Team USA Notebook: Center No Big Deal for Versatile Lamar Odom
"That's why I'll be a great coach,'' said the Lakers and Team USA stalwart about what his versatility will mean when his playing days are over.
Odom, you see, has played every position on the basketball court, a claim not many can make. So perhaps it's no surprise Odom, who is mostly a power forward during his day job with the Lakers, has emerged as the starting center for the Americans, who open the FIBA World Championship here Saturday against Croatia.
"In high school,'' Odom, 30, said of his tenure at Saint Thomas Aquinas High School in New Britain, Conn., being the last time he was a starting center. "A lot of us were the tallest man on the court at some point (in life and played center). But it makes no difference, center or power forward. I'm a basketball player. Wherever you put me, I fit in.''
The 6-foot-10 Odom has played shooting guard and small forward before. He said he's even had stints in his career as one of the world's tallest point guards, a tribute to his agility.
"He can handle his own in the post,'' Team USA guard Stephen Curry said of Odom's tremendous versatility. "I'm sure he's played point guard. ... He can handle the ball. He can shoot.''
Throw it all together, and Team USA coach Mike Krzyzewski wants Odom on the court. That's why Krzyzewski, on the heels of the Americans getting off to a disastrous start in an exhibition game last Saturday against Lithuania, replaced starting center Tyson Chandler with Odom for the final two exhibitions.
That's how it will remain against Croatia. Odom will be joined in the starting lineup by forwards Kevin Durant and Andre Iguodala and guards Chauncey Billups and Derrick Rose.
Chandler is the team's only true center but was not impressive in three European exhibitions. With that in mind, Team USA could end up playing long stretches with no true center. Kevin Love, normally a power forward who has been playing well, could be getting extended stints as Odom's backup.
"It's not going to be always Tyson coming in for Lamar,'' Krzyzewski said. "It depends on situations.''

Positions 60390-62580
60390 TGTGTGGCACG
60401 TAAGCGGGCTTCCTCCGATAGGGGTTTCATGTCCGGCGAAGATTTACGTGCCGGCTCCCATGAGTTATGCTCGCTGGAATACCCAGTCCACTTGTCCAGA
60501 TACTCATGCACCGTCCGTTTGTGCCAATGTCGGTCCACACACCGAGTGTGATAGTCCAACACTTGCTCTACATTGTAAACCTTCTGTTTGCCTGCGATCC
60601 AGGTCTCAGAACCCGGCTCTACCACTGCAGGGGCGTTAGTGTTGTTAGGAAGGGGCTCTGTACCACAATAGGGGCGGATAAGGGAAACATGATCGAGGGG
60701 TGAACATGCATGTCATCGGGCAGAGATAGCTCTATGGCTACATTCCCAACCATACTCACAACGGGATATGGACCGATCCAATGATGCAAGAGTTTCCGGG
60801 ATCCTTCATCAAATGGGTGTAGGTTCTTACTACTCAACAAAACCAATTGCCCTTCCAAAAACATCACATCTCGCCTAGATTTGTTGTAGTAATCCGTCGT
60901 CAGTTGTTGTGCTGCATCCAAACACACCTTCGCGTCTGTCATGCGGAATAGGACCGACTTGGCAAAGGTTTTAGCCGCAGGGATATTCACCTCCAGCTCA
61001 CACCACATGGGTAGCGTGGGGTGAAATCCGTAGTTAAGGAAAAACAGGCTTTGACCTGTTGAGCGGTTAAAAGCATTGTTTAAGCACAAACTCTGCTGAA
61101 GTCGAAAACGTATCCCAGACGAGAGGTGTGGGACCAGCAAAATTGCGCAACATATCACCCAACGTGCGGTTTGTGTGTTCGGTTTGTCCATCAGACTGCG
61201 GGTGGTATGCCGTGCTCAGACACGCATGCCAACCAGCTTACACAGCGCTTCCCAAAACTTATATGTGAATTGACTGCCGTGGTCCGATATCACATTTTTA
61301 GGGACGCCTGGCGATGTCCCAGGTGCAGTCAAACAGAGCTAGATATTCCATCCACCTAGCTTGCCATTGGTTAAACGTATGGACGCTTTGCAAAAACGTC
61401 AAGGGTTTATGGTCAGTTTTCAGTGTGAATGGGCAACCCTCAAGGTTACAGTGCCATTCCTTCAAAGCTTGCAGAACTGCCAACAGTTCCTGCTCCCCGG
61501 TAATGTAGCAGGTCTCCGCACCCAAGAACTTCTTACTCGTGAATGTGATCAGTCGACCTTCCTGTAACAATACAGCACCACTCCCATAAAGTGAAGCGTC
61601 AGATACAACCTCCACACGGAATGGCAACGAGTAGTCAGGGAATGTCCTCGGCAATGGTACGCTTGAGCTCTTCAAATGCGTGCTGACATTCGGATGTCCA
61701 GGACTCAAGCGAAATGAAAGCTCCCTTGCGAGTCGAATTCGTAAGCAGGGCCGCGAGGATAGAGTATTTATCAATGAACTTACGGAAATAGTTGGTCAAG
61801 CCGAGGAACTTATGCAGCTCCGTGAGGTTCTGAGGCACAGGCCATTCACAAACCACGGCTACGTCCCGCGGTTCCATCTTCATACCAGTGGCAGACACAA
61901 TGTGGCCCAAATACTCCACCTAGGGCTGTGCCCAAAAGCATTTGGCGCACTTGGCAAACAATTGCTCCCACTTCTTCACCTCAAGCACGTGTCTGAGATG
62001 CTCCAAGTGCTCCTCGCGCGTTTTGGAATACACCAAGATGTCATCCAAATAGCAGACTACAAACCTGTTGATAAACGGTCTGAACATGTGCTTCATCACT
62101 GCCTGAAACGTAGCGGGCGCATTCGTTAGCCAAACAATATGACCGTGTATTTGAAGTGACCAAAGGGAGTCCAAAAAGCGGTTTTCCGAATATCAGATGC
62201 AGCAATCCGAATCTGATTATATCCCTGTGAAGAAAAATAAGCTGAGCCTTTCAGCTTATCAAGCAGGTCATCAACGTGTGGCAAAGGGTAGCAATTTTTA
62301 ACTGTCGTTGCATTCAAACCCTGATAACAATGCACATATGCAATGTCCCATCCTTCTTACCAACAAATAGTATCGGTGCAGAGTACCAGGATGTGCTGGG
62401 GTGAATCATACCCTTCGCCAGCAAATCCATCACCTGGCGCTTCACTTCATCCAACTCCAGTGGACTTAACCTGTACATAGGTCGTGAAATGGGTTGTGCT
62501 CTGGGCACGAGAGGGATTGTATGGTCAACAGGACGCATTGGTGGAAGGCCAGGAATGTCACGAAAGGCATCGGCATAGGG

Considering the only true center in the Worlds that could bother the Americans is Spain's Marc Gasol, Chandler's playing time suddenly could be in trouble.
With center being the team's weakest spot, Krzyzewski has called upon the versatile Odom to take his skills there. The Americans are quite strong at point guard, so at least Krzyzewski won't need Odom there.
Desperately Seeking Gold
As successful as Krzyzewski has been in his career, he's been unable to steer an American team to a World Championship gold medal.
Coaching college guys in 1990, the Duke mentor led Team USA to a bronze. His Americans were favored in 2006 with pro players, but Krzyzewski again settled for bronze in his second Worlds stint.
"We'd really like to do it,'' Krzyzewski, who has four NCAA crowns and led the Americans to the 2008 Olympic gold medal, said of finally leading a team to a Worlds gold. "The first time (1990) was the last time the college kids played and Russia and Yugoslavia were still together and there's no way you were going to beat them. Both of them could have been NBA teams at that time and a lot of their players ended up being in the NBA.
"The last time (2006), I thought our culture wasn't set enough to do it. We were young. We're a little bit young like we are now. ... But we have a better culture in place (now) so we have a great chance to win. But it's not a done deal. There's a lot of good teams here. We're not taking anything for granted; we know that we can get beat here.''
Perhaps it wouldn't be surprising if Team USA did get beat. In the 15 World Championships since the event began in 1950, the Americans have won gold just three times (1954, 1986 and 1994) while earning three silvers and four bronzes.
In the three previous events with NBA players, Team USA won gold in 1994, bronze in 2006 and finished a disastrous sixth in 2002. In 1998, NBA players did not compete due the lockout, and Team USA finished with bronze.
Who Are These Guys?
At least Krzyzewski knows who some of Croatia's players are.
When asked by a reporter Friday if he could name one Croatian player, Odom admitted he couldn't. The national team boasts no current NBA players, although guards Roko Ukic and Zoran Planinic are former NBA benchwarmers and 7-2 center Ante Tomic was a 2008 Utah Jazz second-round pick.
"Ukic is one of the best international guards and (Marko) Popovic is just a veteran,'' said Krzyzewski, who has learned much since he drew criticism in the 2006 Worlds for referring to Greek players by their numbers, rather than their names, after the Americans suffered a semifinal loss. "Their size is a concern. They have five guys ... 6-11 or above so we don't have as big of a team. They have a rich tradition and we have a lot of respect for who they are.''
Perhaps Odom at least knows the numbers of the Croatia players.
Chris Tomasson can be reached at firstname.lastname@example.org or on Twitter @christomasson